I have a pretty good idea what happened. Though we had not had that much enemy activity since we pulled out of Cambodia three months before, we were flying a lot of hours and most pilots were at or in excess of their 110 hour per month nominal limit. Sometimes my own 30-day total was up around the 160-hour mark. It was accepted practice for the battalion flight surgeon to issue waivers. We were fighting a war, after all.

But that wasn't the main thing. I've thought about it a lot, and I think it had a lot more to do with the particular combination of crew members in particular slots at that particular time that allowed the collision to happen.

Both AC's were very experienced and very professional. They would have almost certainly done the close flying during the combat assault missions themselves. Equally, they would have given their Peter-Pilots as much stick time as they could during phases of flight that were perceived to be less critical -- such as the transit from base to AO. They would have felt comfortable with their eyes inside the cockpit, taking the DER check readings, knowing that at least three other sets of eyes in each aircraft were supposed to be keeping a look-out.

Both Peter-Pilots were particularly conscientious. They would have almost certainly been watching the respective AC's closely -- knowing that they would soon be in that seat -- making sure they knew what was expected of them.

No doubt they knew they were supposed to maintain a look-out during the DER checks, but the formation had been loosened up and the urge to watch how the AC did that particular task would have been great.

Even if the Peter-Pilot in Chalk-One was looking out, he would never have seen Chalk-Three approaching from echelon left. In the Cav, Peter-Pilots flew in the command (right) seat and AC's flew in the co-pilot (left) seat which had better visibility due to the off-set instrument panel.

The crew chief's, too, were conscientious. They were the sort of crew chief's who were likely to be interested in how their aircraft was performing and they would have been anxious to monitor the conduct of the DER check. Anyway, the crew chief on the trail aircraft would not have been able to see it's convergence onto the lead.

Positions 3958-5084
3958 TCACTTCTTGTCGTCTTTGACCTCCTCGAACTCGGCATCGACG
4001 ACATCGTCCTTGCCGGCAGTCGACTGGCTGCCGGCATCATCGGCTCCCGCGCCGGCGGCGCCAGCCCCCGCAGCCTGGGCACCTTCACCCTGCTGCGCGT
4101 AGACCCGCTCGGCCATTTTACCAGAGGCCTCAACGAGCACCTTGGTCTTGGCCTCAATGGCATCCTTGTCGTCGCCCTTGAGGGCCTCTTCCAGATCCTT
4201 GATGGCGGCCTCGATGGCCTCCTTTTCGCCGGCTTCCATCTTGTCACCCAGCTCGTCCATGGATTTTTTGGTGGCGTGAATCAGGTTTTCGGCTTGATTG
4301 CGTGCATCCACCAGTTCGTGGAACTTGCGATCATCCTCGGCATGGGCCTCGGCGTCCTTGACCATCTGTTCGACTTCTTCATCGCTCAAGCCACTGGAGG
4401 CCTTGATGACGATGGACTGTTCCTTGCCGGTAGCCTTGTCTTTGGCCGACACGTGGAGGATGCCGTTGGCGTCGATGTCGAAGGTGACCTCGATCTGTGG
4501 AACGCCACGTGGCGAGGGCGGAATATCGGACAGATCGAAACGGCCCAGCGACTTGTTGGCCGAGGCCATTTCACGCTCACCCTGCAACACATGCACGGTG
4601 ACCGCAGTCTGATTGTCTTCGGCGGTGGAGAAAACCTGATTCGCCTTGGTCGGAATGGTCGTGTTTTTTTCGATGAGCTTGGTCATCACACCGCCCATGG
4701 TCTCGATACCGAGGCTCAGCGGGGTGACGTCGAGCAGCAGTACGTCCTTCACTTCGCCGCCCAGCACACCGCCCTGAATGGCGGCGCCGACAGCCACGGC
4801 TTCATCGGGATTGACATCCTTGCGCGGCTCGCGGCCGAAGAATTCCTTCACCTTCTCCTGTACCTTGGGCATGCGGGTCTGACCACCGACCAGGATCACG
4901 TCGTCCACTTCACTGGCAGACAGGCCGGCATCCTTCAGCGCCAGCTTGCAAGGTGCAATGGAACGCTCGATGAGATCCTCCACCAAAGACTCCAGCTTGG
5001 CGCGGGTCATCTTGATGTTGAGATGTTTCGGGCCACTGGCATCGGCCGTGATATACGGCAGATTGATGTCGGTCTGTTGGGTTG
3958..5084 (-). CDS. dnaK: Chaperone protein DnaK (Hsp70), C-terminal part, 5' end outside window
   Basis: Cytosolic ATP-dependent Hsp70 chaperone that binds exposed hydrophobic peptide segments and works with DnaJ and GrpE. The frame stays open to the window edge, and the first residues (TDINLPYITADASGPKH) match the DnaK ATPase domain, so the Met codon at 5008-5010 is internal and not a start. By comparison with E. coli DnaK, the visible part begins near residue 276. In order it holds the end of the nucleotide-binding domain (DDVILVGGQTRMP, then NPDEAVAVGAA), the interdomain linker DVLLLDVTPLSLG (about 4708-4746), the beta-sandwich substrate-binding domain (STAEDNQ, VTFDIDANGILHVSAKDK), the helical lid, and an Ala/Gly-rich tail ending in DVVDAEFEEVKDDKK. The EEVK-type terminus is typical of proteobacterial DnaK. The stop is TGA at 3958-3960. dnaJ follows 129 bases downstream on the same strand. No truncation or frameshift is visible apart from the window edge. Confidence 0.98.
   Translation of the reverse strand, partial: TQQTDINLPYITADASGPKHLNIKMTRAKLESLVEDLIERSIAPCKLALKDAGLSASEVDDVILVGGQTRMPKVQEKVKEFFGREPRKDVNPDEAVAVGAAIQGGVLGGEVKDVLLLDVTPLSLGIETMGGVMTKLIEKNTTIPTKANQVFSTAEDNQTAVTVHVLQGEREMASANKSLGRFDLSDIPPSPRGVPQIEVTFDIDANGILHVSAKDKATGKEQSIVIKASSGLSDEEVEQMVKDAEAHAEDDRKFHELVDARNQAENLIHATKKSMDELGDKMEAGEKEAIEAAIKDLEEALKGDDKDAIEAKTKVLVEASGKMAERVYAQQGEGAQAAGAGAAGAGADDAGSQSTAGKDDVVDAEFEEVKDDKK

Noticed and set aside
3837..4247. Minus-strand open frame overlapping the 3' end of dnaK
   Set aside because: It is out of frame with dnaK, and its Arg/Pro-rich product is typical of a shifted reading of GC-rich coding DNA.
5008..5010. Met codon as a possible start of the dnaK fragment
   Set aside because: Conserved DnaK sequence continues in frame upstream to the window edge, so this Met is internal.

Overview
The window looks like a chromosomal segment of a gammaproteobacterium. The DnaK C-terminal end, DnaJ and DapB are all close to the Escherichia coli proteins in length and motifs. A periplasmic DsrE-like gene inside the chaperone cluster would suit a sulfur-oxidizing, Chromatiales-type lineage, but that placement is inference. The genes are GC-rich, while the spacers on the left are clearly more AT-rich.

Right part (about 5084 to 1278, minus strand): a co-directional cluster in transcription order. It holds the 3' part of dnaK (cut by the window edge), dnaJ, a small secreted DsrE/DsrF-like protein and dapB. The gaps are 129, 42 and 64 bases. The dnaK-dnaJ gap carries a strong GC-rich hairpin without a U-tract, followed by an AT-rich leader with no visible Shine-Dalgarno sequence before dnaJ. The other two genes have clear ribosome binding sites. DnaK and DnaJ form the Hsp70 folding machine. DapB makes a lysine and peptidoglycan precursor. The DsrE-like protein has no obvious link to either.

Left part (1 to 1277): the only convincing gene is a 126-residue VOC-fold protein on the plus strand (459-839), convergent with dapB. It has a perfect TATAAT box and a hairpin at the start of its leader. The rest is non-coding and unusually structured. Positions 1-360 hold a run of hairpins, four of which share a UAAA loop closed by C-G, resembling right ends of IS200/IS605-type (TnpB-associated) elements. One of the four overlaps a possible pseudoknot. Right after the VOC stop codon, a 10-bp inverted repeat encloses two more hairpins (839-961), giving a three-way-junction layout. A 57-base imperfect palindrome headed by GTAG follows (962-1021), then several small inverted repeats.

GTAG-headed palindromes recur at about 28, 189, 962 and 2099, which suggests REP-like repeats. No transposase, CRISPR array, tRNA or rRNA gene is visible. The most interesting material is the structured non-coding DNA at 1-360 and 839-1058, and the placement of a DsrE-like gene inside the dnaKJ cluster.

The gunners were newer to aviation than the rest. Flying would have still been exciting and interesting, though they had probably been in the job just long enough to feel comfortable with what they were doing and to start to feel curious about what was happening up front with the "DER-check" that they had heard about over the intercom. The gunner in the lead ship was on the blind side, and it would have been necessary for the gunner on the trail ship to divert his eyes inside for only a few seconds to allow the accident to occur.

No one can know for sure exactly what happened, but I think something like I've described would be a fair start at a reconstruction. I doubt if, after all these years, it matters to the families exactly why they lost their loved ones.

But it matters to those of us who still fly if there are lessons to be learned -- lessons that might prevent a similar accident happening again. If you know something of the pain suffered by those who are left behind in an air crash, you can better appreciate how important it is to pay attention to the small details in aviation.

Larry Wall was closest of anybody in C/229th to both Mark Holtom and Bob Bauer. All three had met the others' parents and families at their Flight School graduation.

The Bauer's, not knowing then that Mark Holtom had also died in the same mishap, requested either Mark or Larry as escort for Bob's remains.

Mark's family, also not knowing that Bob had been killed, requested either him or Larry to escort Mark's remains. The Bauer's lived on the east coast and Holtom's family lived on the west coast -- as did Larry's family.

It was understandable that Larry would choose to escort Hokus back home while the remains of the other seven were accompanied by servicemen detailed to that job but who did not know them.

Larry Wall was able to tell Mark's family what had happened first hand. I finally worked up the courage to write to the Bauer's a couple months after the mid-air. I then went to visit them in New York shortly after getting back to the world.

They told me that the birthday card we had all signed for Little Ogre's grandma had arrived on 29 September, 1970 -- on her 86th birthday -- and had brought them all much joy. Then, three hours after the mail delivery, an Army officer from West Point arrived with the heartbreaking news. I was surprised that it took so long to notify them, but I guess identification of the remains was extremely difficult, given the ferocity of the post-crash fire.

I've never had any contact with any of the other seven families but I stayed in contact with the Bauer's by letters and Christmas cards over the years. They learned to laugh again, but it was never the same. I visited them in 1984, after they had retired to Florida.